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The last public school

[This editorial originally appeared in the June 5 issue of the New York Teacher.]

This June, New Orleans’ Recovery School District closed its last five traditional public schools, making it the first all-charter school district in the country.

Some observers call the all-charter district a grand urban experiment. We see the unfettered, underregulated expansion of charters as a threat to children’s education and to democracy.

After Hurricane Katrina in 2005, the state took over 102 of New Orleans’ 117 schools. More than 7,000 teachers and other school employees were booted out. Charter operators were invited in.

Charter boosters in New Orleans point to higher state test scores and graduation rates than before Katrina. But such comparisons are questionable because many families and students who lived in the city prior to the storm have left.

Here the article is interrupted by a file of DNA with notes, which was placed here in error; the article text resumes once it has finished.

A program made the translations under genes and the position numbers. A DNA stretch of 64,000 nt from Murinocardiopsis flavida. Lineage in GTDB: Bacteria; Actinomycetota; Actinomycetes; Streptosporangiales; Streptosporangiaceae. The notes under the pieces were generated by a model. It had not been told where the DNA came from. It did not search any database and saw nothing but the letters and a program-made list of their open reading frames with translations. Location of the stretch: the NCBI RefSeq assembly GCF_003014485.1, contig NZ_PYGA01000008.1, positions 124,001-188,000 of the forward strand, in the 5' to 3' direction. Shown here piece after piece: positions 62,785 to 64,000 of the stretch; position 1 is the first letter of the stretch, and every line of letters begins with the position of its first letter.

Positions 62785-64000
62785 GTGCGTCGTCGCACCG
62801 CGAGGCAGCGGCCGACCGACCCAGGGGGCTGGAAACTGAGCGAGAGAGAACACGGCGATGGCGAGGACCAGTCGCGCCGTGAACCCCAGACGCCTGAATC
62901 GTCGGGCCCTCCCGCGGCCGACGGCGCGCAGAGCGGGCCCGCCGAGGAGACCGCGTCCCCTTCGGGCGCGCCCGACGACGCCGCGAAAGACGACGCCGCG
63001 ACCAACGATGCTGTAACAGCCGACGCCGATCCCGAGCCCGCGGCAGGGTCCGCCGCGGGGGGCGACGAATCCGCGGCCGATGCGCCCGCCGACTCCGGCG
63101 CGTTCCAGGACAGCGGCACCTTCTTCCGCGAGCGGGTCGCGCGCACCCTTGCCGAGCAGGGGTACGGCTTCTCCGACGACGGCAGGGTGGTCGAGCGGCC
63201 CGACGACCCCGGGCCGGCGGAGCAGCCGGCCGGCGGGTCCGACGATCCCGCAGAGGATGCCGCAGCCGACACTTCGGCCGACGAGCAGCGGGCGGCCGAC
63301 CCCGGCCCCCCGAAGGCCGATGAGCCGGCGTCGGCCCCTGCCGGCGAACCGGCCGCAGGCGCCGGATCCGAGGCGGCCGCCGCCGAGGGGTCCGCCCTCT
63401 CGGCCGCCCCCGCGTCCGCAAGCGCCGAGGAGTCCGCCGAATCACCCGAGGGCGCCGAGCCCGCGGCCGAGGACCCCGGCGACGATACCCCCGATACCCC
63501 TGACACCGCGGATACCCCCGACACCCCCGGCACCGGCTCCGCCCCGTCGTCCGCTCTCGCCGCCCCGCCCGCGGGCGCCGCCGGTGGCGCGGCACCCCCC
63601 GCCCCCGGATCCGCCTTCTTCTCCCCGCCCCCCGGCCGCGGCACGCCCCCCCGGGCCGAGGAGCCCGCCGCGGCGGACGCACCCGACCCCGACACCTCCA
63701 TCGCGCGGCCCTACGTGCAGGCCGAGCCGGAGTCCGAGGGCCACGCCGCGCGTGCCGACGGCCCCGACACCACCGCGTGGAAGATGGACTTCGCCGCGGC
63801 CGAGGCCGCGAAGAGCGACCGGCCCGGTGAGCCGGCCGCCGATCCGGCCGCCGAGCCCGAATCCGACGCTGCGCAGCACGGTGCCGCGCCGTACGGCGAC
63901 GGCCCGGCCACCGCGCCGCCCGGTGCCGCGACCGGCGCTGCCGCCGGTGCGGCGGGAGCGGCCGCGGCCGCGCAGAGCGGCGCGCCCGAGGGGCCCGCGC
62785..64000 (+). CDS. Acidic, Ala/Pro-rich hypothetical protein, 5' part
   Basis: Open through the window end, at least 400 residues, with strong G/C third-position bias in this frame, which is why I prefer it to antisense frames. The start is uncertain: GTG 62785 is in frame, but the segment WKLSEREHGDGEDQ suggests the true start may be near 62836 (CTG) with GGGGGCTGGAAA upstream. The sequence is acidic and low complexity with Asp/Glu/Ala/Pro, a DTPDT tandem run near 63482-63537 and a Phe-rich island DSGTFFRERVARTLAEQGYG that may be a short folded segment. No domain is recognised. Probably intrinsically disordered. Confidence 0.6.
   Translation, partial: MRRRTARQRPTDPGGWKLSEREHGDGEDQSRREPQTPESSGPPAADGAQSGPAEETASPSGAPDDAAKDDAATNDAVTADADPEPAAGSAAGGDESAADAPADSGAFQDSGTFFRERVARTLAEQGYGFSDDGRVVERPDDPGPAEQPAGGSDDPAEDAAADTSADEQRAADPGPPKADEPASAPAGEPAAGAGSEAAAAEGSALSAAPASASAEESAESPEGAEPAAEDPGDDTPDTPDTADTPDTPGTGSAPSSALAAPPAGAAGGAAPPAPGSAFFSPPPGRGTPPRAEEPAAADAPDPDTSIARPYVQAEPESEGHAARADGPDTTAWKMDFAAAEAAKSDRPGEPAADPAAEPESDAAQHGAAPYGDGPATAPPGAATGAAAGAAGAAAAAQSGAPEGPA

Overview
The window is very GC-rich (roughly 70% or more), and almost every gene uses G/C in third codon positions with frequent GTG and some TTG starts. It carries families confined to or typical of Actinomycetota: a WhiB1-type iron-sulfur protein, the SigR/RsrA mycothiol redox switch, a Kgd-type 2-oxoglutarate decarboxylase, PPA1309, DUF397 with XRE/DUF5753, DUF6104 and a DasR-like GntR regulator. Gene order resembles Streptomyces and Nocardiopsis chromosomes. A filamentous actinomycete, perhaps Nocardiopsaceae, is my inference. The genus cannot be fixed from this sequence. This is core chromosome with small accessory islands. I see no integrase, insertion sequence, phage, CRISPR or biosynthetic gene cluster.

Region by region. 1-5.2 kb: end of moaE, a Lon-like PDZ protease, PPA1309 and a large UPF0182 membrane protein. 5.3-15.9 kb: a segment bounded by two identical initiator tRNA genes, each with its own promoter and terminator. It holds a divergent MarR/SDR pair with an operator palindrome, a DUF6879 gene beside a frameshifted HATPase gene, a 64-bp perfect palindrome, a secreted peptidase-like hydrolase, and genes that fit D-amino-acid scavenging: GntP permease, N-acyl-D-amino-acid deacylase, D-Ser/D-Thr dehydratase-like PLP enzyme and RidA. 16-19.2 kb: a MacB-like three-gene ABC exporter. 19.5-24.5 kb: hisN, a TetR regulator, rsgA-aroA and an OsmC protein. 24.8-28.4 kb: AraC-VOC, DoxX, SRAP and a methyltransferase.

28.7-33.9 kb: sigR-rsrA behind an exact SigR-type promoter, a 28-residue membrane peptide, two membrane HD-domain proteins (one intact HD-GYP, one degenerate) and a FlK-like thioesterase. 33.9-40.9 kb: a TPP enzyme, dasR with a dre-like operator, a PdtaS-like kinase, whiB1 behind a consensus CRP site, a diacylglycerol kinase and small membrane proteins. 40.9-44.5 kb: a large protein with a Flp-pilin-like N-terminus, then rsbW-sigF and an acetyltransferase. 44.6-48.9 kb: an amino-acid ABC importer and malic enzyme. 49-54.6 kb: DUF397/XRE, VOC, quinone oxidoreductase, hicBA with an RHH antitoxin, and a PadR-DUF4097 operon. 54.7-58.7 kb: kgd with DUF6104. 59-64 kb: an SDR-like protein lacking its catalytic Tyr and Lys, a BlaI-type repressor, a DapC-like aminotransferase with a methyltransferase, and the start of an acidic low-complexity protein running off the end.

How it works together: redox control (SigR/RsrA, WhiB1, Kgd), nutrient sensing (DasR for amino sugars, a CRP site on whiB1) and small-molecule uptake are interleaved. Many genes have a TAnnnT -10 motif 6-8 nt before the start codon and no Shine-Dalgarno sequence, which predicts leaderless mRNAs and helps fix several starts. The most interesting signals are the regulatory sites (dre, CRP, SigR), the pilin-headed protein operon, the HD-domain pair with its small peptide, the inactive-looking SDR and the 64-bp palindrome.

Other trends are clearer. A 2010 study by the University of Minnesota Law School found that while New Orleans remains a majority African-American city, 80 percent of its white students attend the most selective, higher-performing charter schools while children of color and lower economic status attend lower-ranked schools.

Similarly, advocates for students with disabilities say children with special needs are routinely denied equal access to educational opportunities and are often pushed out of New Orleans’ charter schools.

A similar lack of fairness can be found in the treatment of educators. While most of the fired teachers were African-American, many of the new recruits are white. The fired educators sued for unfair termination and won.

Unequal treatment can thrive more easily in a district of privately run, though publicly funded, charter schools. The privatization and decentralization of New Orleans schools have led to both a loss of community control and a diminished sense of community as neighborhood schools disappear.

At a time when public education is under attack, New Orleans should remind us that public schools offer both an equality of access and a sense of community essential to our diverse democracy.

“Public education isn’t important because it serves the public,” the late cultural critic Neil Postman said. “It is important because it creates the public.”

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